Debian Installation Guide

How to keep a Debian Network installation up-to-date

The Linux distribution Debian GNU/Linux [1] is made available as different CD/DVD ISO images. These images are prepared to fit to the needs of different interests and usage cases — desktop environment, server, or mobile devices. At present, the following image variants are offered from the website of the Debian project and the according mirror network:

  • a full set of CD/DVD images that contains all the available packages[2]
  • a single CD/DVD image with a selection of packages that are tailor-made for a specific desktop environment — GNOME [3], XFCE [4], and for the commandline, only.
  • a smaller CD image for network-based installation [5]
  • a tiny CD image for network-based installation [5]
  • a live CD/DVD [6] in order to test Debian GNU/Linux before installing it
  • a cloud image [7]

Downloading the right image file depends on your internet connection (bandwidth), which combination of packages fits your needs, and your level of experience in order to setup and maintain your installation. All the images are available from the mirror network behind the website of the Debian project [8].

What is Debian Netinstall?

As already briefly discussed above a Netinstall image is a smaller CD/DVD image with a size between 150Mb and 300Mb. The actual image size depends on the processor architecture used on your system. Solely, the image contains the setup routines (called Debian Installer) for both text-only and graphical installation as well as the software packages in order to setup a very basic but working Debian GNU/Linux installation. In contrast, the tiny image with a size of about 120Mb contains the Debian Installer, and the network configuration, only.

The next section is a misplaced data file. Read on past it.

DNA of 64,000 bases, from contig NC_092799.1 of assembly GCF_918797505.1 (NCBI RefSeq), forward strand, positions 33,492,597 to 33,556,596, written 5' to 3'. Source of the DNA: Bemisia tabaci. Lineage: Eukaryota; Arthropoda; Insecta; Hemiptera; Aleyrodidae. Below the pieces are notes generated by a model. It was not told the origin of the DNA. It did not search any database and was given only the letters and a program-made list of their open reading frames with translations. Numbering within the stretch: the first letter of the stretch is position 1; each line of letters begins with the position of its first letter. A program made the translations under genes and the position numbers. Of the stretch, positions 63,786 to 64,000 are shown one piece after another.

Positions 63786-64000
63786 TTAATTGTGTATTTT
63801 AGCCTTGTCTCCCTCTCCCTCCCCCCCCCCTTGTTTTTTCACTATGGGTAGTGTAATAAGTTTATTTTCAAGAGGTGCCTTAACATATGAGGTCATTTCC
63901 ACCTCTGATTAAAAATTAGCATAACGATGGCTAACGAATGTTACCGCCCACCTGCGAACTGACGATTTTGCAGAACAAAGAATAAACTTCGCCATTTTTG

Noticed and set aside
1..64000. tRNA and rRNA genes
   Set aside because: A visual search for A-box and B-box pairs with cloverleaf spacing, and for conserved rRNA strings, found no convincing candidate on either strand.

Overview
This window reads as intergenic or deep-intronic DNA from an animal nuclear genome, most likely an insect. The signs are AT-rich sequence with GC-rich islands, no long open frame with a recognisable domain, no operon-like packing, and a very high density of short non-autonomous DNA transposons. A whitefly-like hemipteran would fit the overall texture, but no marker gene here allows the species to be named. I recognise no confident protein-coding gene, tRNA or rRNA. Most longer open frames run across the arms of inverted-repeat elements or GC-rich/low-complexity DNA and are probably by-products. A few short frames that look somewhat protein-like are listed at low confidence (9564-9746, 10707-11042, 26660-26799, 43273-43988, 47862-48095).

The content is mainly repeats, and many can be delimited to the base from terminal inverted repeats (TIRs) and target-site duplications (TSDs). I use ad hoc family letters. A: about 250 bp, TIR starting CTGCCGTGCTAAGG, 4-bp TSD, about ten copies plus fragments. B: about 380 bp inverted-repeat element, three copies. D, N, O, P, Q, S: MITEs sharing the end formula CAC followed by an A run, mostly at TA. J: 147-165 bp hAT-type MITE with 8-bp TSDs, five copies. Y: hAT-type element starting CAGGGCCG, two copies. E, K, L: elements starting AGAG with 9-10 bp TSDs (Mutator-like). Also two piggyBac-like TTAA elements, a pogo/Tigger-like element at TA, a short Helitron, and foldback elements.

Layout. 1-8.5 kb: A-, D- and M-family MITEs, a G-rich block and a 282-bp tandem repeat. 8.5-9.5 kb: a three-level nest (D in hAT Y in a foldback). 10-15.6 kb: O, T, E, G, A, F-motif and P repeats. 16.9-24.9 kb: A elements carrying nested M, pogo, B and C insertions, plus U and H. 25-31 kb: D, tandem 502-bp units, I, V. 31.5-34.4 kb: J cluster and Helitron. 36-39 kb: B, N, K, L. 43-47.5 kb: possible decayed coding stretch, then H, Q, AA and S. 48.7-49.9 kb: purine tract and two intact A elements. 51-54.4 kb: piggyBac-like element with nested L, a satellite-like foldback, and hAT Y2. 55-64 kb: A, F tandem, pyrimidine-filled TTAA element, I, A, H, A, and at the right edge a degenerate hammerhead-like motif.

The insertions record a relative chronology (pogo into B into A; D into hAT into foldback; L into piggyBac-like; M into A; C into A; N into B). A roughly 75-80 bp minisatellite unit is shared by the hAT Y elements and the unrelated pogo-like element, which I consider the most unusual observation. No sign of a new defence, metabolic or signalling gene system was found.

During the setup, the Debian Installer will ask you which Apt repository you would like to use. An Apt repository is a place that provides the Debian software packages. The tools for package management will retrieve the selected software packages from this location, and install them locally on your system. In this case as an Apt repository we do not use the CD/DVD but a so-called package mirror. This package mirror is a server that is connected to the internet, and that is why internet access is required during the setting up of your system. Furthermore, installing new software or updating existing software packages needs to meet the same technical requirements as above — the packages are retrieved from the same Apt repository too.

Choosing the desired package mirror in Debian GNU/Linux 9

Apt Repositories